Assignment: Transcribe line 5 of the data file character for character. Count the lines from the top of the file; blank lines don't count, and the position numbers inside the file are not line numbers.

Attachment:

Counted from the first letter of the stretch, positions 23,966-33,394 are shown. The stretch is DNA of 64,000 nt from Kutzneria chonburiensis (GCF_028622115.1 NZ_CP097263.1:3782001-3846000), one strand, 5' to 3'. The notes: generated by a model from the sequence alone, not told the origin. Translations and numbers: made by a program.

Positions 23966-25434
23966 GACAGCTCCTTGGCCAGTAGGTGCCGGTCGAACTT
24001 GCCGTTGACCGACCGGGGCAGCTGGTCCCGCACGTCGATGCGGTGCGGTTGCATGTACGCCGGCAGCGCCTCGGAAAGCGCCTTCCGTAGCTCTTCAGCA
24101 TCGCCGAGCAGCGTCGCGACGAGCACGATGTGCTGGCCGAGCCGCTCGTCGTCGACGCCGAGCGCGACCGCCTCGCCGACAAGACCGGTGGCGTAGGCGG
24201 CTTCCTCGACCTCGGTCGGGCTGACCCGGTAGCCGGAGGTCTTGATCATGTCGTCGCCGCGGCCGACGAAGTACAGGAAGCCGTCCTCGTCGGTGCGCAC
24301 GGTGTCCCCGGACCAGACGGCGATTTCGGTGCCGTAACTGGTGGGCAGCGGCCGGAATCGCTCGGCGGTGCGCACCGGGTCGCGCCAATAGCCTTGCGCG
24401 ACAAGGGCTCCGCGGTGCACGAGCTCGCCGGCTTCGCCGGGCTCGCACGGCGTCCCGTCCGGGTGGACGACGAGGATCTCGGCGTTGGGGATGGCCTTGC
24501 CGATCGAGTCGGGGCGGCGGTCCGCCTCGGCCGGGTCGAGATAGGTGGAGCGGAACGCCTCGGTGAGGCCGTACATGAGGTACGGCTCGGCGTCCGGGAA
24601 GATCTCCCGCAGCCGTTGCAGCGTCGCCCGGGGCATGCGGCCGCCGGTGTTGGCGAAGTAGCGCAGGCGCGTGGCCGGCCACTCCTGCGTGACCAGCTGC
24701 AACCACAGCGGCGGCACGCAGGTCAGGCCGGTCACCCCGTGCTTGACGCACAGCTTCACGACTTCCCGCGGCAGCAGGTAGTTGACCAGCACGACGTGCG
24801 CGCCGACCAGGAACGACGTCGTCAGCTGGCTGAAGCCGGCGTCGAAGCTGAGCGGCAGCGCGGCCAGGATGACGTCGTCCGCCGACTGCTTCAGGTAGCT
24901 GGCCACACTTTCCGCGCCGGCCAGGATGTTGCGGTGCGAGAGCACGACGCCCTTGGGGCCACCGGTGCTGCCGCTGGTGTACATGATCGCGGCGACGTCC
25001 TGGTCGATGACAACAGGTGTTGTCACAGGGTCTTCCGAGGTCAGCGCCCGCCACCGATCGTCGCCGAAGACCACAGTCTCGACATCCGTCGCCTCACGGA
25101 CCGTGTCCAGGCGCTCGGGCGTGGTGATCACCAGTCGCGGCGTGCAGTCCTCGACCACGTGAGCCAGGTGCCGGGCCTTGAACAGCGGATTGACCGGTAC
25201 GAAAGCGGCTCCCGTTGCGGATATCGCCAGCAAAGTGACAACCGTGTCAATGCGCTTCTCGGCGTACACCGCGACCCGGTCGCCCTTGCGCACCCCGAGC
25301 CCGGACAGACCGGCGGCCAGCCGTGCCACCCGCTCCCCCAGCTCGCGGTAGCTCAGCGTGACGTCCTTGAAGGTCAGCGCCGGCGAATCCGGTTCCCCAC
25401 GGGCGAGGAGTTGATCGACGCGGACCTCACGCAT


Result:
24101 TCGCCGAGCAGCGTCGCGACGAGCACGATGTGCTGGCCGAGCCGCTCGTCGTCGACGCCGAGCGCGACCGCCTCGCCGACAAGACCGGTGGCGTAGGCGG